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Perspective: Your Story To Write

Kelly Sikkema

Let me share a fantasy.

I'm standing in front of a group of people — in a classroom — who expect me to teach them how to write.

I'm nervous. Because writing feels more like a "why" thing than a "how" thing. But, here's how I would start:

I'd give each student a small index card. No lines, just blank, white space. I'd ask them to write their full name on the card. Not printed. I want to see their signature.

They'd quickly scratch out their names. Then I'd say this:

"Your signatures are distinctive. No two are alike. They are part of who you are.

"Your signature could stand as a literary fingerprint. What you have on that card is your mark. Call it a brand. You will burn it into stuff that belongs to you.

"Your signature stands for you even if you are not in the room.

"Every time you scribble out your name you are telling your story. And it is your story to write. Many others will be part of your story, but you have to write it.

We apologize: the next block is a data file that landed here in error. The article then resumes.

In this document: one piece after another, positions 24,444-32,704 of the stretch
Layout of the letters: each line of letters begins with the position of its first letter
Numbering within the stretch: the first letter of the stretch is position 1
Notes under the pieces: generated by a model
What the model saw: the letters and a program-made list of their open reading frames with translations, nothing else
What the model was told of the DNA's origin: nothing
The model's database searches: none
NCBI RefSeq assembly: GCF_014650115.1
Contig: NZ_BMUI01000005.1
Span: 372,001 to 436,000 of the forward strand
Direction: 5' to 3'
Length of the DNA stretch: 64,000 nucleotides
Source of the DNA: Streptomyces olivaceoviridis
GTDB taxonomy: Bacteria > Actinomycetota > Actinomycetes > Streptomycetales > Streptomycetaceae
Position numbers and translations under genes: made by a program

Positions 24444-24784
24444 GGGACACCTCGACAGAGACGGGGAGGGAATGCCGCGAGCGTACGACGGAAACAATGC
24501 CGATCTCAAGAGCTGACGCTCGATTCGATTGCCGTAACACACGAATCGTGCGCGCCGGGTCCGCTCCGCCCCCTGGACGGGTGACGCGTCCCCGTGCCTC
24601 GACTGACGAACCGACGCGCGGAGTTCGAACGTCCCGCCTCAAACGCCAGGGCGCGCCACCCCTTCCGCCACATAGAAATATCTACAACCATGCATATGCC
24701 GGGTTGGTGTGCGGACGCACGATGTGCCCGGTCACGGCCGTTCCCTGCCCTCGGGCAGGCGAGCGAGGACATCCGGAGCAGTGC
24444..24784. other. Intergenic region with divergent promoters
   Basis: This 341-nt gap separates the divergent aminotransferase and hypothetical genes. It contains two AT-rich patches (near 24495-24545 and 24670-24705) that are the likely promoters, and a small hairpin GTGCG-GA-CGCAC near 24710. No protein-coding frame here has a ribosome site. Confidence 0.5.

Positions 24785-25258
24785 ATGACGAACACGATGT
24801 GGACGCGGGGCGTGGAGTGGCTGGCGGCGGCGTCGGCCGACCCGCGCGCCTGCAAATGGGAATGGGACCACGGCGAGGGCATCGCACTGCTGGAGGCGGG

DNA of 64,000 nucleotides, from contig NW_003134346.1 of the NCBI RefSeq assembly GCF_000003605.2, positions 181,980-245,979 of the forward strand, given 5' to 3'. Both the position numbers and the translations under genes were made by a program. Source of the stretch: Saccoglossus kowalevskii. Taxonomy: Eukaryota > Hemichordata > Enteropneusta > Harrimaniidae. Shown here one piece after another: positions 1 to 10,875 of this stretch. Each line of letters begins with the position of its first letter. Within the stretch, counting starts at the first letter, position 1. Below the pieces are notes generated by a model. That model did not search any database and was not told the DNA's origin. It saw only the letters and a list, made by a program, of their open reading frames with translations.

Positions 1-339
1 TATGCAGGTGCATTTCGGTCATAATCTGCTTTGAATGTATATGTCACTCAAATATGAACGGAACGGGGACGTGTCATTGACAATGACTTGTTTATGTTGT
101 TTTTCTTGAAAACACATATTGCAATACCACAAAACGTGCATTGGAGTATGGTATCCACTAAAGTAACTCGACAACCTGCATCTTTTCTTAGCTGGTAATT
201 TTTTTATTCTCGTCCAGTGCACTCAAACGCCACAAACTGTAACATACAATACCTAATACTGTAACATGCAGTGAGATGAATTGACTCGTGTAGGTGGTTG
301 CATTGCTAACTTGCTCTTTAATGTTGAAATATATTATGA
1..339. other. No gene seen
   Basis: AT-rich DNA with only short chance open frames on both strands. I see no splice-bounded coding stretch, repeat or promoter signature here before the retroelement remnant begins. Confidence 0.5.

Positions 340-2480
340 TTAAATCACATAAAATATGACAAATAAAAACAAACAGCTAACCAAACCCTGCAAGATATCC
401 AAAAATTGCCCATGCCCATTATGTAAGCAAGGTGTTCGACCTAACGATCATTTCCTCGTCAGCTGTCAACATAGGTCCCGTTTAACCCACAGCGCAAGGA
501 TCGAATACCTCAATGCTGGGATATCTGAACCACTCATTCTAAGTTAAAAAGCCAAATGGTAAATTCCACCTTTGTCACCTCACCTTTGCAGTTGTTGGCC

"So, here's my point. This is important. Look again now at what you wrote on that card. Look hard and know this: No one ever — ever — can tell you that you have not written anything important. Or worthwhile. Or significant. Because you're looking at it now.

"What's ahead is what you started with on that card. Blank white space. Lots of it. And it belongs to you."

So, I shared this fantasy with you today because everyone has stories to tell.

So... find yourself a blank index card. You know what to do next. Tell the world who you are.

I’m Lonny Cain, and that’s my Perspective.

Lonny Cain, a graduate of the journalism program at Northern Illinois University in DeKalb, has been in the newspaper business for more than 45 years. He and his wife have three sons. They live in Ottawa, where he was managing editor of the local daily newspaper for 30 years, retiring in December 2014. He continues to be a columnist for The Times in Ottawa and is pursuing other writing projects.